Similar accidents may plague 2-piece rods but not as easily. To quiet my whining over a steady 4-piece for diet, I have been advised by Sage’s veteran rod designer that I should either use electrician tape to further firm my multi-piece rod ferrules or—when I’m becoming more adamant—add epoxy for a permanent connection. My workshop epoxy handiwork on lures and flies is dismal enough that I’ve avoided the latter solution.
Lobbying for a return to selected series of 2-piece fly rod production, say 4, 5 and 6- wt. trout rods and 7 through 12-wt. saltwater versions is futile. Sage waved goodbye to such thoughts after the Z-Axis series vanished. I suspect, first, that emerging angler groups lack exceptional 2-piece stalwarts which they’ve learned to appreciate.
Secondly, rod sales appear focused on hauling the newest purchases on soirees where portability is paramount. Trip planning ignites frenzied rod gear purchasing better than Christmas music. I’ve heard that smaller vehicles, especially in foreign markets, necessitate downsized rod cases. Moving in and out of float planes, helicopters, airboats and commercial flights gives 4-piece rods an advantage.
The majority of my fishing isn’t destination travel. Rod performance, not portability, is paramount. Favorite 2-piece fly rods, rigged but broken down, are with me whenever shopping for another family or work vehicle. If this rod/reel combo can’t fit comfortably across the dashboard of a truck or mini-van, I shop elsewhere.
Fully rigged 9 and 10-ft. rods, slightly arched, fit happily in my wife’s Subaru Outback, the tow vehicle for her guided river float trips. Arriving with cleaned lines, new leaders and rigged rods saves her valuable time on every outing where minutes count.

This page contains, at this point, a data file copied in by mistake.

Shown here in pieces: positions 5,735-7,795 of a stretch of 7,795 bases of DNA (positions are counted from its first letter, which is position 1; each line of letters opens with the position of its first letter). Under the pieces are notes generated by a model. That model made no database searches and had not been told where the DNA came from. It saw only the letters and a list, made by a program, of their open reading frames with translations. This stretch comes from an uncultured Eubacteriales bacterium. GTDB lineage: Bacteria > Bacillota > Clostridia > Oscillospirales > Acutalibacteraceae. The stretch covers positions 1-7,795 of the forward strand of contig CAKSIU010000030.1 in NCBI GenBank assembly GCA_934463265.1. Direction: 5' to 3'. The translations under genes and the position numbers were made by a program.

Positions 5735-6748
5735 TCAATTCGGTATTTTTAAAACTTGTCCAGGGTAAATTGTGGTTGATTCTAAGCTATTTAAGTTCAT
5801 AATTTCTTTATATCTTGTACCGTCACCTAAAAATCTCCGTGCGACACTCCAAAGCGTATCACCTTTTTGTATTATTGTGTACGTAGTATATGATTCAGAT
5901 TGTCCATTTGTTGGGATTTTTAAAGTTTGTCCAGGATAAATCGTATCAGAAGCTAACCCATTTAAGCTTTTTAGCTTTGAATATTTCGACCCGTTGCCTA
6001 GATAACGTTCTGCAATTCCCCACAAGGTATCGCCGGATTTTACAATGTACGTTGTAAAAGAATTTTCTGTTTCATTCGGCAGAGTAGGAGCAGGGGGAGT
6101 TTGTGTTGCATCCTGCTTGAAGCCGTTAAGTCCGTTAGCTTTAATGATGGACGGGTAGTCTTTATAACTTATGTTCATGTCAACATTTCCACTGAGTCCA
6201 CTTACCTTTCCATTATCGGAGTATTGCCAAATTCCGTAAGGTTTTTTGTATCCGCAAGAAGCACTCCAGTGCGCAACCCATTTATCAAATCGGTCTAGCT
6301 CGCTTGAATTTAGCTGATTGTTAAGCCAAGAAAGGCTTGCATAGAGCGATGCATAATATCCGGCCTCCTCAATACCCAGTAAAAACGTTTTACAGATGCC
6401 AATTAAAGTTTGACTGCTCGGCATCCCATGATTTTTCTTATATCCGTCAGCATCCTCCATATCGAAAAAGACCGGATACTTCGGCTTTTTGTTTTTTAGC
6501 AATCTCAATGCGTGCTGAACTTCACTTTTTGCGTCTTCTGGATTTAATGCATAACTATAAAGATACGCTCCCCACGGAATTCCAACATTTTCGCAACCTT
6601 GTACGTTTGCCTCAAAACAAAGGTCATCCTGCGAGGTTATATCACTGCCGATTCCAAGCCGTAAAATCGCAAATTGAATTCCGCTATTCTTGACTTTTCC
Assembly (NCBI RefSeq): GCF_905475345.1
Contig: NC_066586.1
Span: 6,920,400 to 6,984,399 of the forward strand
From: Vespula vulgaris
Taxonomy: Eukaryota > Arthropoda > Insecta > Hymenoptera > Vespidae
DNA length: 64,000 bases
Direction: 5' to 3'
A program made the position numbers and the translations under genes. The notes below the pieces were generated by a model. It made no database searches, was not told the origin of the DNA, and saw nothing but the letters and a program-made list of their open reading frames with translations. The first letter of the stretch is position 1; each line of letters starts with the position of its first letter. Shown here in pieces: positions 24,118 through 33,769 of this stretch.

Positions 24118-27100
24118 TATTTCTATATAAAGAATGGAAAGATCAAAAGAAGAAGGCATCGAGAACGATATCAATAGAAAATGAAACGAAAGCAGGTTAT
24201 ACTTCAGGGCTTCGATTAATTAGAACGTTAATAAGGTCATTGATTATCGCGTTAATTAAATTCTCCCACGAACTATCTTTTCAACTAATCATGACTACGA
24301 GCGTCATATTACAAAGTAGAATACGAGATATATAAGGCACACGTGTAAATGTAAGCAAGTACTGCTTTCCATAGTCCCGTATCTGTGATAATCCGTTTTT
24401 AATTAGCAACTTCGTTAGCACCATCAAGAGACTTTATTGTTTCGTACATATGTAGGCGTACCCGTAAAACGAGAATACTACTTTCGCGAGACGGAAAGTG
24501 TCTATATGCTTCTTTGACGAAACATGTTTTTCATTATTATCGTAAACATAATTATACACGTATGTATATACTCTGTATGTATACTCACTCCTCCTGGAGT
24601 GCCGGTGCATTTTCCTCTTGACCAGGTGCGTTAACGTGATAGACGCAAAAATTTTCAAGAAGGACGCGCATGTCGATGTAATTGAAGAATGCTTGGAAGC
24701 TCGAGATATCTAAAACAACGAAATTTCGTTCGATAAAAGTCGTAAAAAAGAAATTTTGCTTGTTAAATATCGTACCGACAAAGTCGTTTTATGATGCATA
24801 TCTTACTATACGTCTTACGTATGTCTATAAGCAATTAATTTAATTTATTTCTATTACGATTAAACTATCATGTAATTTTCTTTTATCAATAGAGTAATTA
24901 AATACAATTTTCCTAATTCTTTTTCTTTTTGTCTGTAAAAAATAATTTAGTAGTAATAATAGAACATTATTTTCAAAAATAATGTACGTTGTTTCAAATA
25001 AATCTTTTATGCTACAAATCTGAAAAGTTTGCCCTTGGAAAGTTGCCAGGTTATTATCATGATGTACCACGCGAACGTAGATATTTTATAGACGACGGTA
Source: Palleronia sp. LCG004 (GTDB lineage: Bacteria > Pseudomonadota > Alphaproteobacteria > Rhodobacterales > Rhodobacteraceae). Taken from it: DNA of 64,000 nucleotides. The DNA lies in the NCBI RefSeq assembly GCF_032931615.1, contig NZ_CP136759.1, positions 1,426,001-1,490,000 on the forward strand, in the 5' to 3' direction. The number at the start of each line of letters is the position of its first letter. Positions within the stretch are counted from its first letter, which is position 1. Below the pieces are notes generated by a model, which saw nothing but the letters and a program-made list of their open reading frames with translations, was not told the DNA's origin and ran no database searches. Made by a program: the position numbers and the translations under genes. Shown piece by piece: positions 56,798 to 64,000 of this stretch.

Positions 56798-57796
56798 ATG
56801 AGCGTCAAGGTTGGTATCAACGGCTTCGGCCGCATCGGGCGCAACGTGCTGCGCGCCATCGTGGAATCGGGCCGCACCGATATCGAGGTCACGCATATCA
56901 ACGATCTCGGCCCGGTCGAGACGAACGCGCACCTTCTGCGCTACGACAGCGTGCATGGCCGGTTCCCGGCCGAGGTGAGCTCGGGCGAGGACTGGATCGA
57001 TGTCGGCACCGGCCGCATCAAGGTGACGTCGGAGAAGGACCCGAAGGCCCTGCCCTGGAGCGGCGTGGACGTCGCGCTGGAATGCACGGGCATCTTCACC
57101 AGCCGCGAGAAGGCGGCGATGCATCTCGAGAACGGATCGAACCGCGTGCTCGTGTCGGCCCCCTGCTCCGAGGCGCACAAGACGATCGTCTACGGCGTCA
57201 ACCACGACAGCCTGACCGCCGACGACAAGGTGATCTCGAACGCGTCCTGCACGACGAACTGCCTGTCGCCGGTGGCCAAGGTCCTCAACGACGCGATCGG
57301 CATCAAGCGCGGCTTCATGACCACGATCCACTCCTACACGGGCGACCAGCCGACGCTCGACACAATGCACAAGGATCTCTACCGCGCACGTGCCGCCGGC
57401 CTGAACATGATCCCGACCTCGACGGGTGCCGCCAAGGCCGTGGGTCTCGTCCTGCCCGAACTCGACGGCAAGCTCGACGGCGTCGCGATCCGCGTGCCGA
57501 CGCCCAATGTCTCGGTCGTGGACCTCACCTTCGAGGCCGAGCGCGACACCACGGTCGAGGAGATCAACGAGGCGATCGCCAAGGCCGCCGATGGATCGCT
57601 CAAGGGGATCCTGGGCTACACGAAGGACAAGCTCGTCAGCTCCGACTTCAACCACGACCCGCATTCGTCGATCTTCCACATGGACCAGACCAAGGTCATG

Standard 8-foot pickup truck beds with carpet kits have been carrying my rigged 9- to 10-foot fly rods handily for over 20 years. Although the latest drift boat designs sport somewhat protective rod holders, my comfort level requires trout rods to ride in the truck. Backcountry skiffs usually include a safer fly rod transport system for short distances to the water. Winter/spring travel to warmer fishing opportunities in the Keys, Everglades and Louisiana marshes utilizes a mini van that safely totes 1-piece fly and conventional rods and accommodates 2-piecers in tubes.
Using my preferred tackle has long dictated a travel conveyance which permits investigation of interesting barbecue, green chile, boudin, muffaletta, fried chicken, Basque and other yummy regional treats not constricted by TSA inspections and air travel headaches.
My comfort level when pulling hard with a fly rod against large and energetic battlers improves noticeably when less ferrules are involved. Cranking off accurate presentations feels better under the same rod configurations. Fewer ferrules are one less item for me to worry about when tarpon, billfish or a barramundi are fighting for freedom.
Ow-eee! I can hear disapproving wails rising from dozens of satisfied big game chasers defending their multi-piece travelers in the face of such brash criticism.
Observe, I didn’t say big fish couldn’t be landed on proper 4-piece tackle. I’ve been successful with a variety of travel gear in the ocean. In Guatemala I was eager to present Pacific sailfish with the opportunity to flex my then latest RPLXi Sage. During the first hookup and ensuing acrobatics I babied the 12 wgt. As the trip evolved I happily noted that the 4-piece could apply adequate pressure without any bad results. But that handsome cobalt blue showpiece would struggle to match the lifting power of my favorite relic, a 2-piece RPL 1290 Sage.
I’m convinced the newer rod wouldn’t have survived like the RPL did, from the late night Cabo hotel lobby ceiling fan I accidentally challenged.
Obviously both my guide pal Jim and I are fond of absorbing the smooth grace administered on each cast with the simpler rods we’ve come to trust. They cast well, rebound from repeated struggles and provide us with abundant confidence.
But then, maybe we’re just getting old.